CHANGES TO VOLUNTEER FISHERIES NETWORK POSITIVE
2 April 2004
The Ministry of Fisheries says recent changes to its volunteer fisheries network, Honorary Fisheries Officers, have been effective and positive.
Manager Compliance Operations, Shaun Driscoll, said a number of changes had been made to the HFO network over recent years. The Ministry was satisfied the changes had enhanced the service.
"An increasing number of assaults on HFO's has necessitated a review of their operational environment," he said.
"As a result of the review, new work practices have been put in place which are a prudent response to the requirements of Occupational Health and Safety legislation, and the responsibilities the legislation places on the Ministry of Fisheries.
"The HFO role is a difficult one and special skills are needed. MFish HFOs are empowered to enforce a wide range of fisheries laws, and as such, need to be trained professionals who understand the enforcement ethic and who can maintain the disciplines necessary to be an effective enforcement officer as well as maintaining the confidence of the New Zealand public in their job."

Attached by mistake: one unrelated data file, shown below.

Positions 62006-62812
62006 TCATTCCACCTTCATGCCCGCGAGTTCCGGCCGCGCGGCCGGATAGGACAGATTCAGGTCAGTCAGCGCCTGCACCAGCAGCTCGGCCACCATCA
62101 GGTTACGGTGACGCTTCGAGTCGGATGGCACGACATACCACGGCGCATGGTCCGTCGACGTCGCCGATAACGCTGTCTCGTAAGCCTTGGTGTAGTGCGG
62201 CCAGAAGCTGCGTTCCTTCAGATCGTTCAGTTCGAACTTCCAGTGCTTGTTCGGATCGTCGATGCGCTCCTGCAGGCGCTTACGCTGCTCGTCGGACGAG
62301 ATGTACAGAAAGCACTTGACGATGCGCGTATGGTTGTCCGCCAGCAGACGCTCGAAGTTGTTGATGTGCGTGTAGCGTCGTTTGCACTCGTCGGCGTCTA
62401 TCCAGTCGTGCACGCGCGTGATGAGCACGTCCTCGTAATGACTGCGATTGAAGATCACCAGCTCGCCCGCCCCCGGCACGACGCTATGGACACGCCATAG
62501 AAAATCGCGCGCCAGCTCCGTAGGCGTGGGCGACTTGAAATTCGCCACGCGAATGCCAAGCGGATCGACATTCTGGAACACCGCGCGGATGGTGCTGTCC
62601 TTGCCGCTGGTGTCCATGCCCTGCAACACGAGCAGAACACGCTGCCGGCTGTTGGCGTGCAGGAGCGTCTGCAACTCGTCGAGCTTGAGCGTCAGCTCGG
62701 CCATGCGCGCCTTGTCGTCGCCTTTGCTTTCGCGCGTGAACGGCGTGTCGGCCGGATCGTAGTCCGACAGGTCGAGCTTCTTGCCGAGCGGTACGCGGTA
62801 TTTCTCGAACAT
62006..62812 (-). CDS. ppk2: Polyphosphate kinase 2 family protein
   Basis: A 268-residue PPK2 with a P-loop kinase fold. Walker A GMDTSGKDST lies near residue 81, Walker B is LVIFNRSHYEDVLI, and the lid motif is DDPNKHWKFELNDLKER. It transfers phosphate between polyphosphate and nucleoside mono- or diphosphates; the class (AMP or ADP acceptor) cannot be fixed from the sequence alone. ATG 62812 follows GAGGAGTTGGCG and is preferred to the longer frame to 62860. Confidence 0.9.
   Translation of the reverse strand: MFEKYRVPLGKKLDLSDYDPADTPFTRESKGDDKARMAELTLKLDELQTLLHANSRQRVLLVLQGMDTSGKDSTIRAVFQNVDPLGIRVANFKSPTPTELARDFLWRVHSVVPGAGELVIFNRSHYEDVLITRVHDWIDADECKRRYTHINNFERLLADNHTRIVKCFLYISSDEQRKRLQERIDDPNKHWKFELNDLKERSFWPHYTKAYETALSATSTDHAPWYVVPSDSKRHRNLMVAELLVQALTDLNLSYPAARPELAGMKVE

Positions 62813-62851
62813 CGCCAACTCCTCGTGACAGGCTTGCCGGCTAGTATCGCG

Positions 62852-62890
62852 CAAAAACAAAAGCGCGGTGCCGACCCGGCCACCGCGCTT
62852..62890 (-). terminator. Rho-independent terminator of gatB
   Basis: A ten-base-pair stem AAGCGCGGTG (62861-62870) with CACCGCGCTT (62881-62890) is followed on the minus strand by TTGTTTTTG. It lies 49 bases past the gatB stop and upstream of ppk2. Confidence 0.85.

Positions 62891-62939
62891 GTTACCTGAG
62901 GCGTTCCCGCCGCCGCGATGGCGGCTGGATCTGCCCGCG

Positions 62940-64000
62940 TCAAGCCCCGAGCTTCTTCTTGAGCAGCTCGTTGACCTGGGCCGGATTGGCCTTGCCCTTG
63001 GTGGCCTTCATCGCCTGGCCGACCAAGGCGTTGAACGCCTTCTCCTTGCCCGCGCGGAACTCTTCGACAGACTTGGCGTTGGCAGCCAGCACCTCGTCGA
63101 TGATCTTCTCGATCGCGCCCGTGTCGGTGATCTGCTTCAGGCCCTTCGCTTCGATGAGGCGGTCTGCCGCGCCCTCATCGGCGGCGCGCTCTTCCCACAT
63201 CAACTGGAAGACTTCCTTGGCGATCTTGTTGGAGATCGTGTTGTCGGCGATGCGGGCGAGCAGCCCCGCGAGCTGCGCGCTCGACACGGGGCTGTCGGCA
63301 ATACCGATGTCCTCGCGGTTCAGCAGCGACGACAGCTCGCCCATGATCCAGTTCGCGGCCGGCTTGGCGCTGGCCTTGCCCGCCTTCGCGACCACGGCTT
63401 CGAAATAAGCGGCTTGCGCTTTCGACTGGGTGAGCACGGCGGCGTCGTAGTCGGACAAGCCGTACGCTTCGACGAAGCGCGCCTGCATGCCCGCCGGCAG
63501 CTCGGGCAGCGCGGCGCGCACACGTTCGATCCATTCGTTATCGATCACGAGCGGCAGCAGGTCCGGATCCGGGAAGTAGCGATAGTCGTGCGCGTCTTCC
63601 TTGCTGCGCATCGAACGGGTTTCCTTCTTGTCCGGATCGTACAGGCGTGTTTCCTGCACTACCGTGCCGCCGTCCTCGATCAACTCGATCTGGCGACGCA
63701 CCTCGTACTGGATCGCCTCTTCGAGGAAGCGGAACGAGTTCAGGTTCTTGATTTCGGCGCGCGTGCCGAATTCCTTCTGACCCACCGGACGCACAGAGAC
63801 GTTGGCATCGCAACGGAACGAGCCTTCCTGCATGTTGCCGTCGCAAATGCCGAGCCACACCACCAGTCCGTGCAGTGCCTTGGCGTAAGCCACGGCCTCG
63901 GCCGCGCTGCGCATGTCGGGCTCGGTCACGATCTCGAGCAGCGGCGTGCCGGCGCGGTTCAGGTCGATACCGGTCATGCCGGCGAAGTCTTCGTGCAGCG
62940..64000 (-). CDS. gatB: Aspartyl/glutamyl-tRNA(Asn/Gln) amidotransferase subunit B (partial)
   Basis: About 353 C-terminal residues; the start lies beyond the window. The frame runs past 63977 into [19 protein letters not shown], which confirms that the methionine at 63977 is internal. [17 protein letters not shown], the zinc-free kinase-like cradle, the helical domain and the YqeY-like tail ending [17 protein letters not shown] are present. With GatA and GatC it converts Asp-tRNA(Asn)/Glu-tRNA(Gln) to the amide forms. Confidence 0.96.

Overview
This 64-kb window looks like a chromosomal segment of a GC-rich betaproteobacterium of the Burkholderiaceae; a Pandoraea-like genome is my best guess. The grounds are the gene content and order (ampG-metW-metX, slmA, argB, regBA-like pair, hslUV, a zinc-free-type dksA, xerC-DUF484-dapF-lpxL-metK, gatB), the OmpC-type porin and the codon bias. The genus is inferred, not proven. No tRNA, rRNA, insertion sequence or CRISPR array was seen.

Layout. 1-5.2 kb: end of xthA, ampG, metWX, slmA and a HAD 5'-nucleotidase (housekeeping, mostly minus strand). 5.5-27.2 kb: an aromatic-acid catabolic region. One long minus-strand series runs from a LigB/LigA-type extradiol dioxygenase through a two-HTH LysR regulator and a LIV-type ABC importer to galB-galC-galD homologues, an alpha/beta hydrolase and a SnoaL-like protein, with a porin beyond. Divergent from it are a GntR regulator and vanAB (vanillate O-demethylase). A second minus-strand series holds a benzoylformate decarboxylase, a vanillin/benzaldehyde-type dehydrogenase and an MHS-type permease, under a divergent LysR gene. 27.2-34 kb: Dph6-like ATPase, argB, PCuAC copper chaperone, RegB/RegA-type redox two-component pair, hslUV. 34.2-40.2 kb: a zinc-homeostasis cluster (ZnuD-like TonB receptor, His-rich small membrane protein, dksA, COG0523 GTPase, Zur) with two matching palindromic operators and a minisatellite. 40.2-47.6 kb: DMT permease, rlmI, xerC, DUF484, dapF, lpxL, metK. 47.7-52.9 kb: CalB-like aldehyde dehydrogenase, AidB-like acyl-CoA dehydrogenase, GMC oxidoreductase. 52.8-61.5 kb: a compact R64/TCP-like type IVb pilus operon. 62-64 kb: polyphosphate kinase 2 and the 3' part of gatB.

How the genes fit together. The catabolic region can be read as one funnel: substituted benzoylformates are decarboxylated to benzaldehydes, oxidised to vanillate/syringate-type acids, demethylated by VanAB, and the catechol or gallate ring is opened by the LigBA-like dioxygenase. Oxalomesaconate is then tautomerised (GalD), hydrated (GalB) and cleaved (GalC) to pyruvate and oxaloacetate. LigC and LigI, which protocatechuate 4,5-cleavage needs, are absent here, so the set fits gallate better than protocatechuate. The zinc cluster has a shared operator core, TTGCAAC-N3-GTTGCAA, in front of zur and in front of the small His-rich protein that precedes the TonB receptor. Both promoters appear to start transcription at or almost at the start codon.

"At all times we are very aware that these people are volunteers who are giving up their own time to do this unpaid work but the role demands a high level of commitment to training and disciplined work practices. As a result of the review we no longer have people holding warrants who are not active or who are unable to commit sufficient time to maintain their skills and knowledge at an acceptable level.
"The changes to the HFO network have been positive. The results now being achieved suggest a far greater level of effectiveness than was previously the case. The level of patrol work undertaken is increasing, and it is certainly far more coordinated than it was before."
Mr Driscoll said the Ministry had also taken significant steps in recent years to improve the coverage of its full time staff in a number of regions. For example:
q In Auckland a new team of 10 Fisheries Officers had been appointed and charged with looking after recreational fishing.
q In the Bay of Plenty, new offices had opened in Whitianga and Opotiki, enabling a much improved presence and better co-ordination of HFO activity.
q In the South Island, a new office had been opened in Blenheim, staffed by three full time Fisheries Officers.
For further information please contact
Shaun Driscoll, Manager, Compliance Operations, Ministry of Fisheries
Tel 07 574 5102 or 021 680 592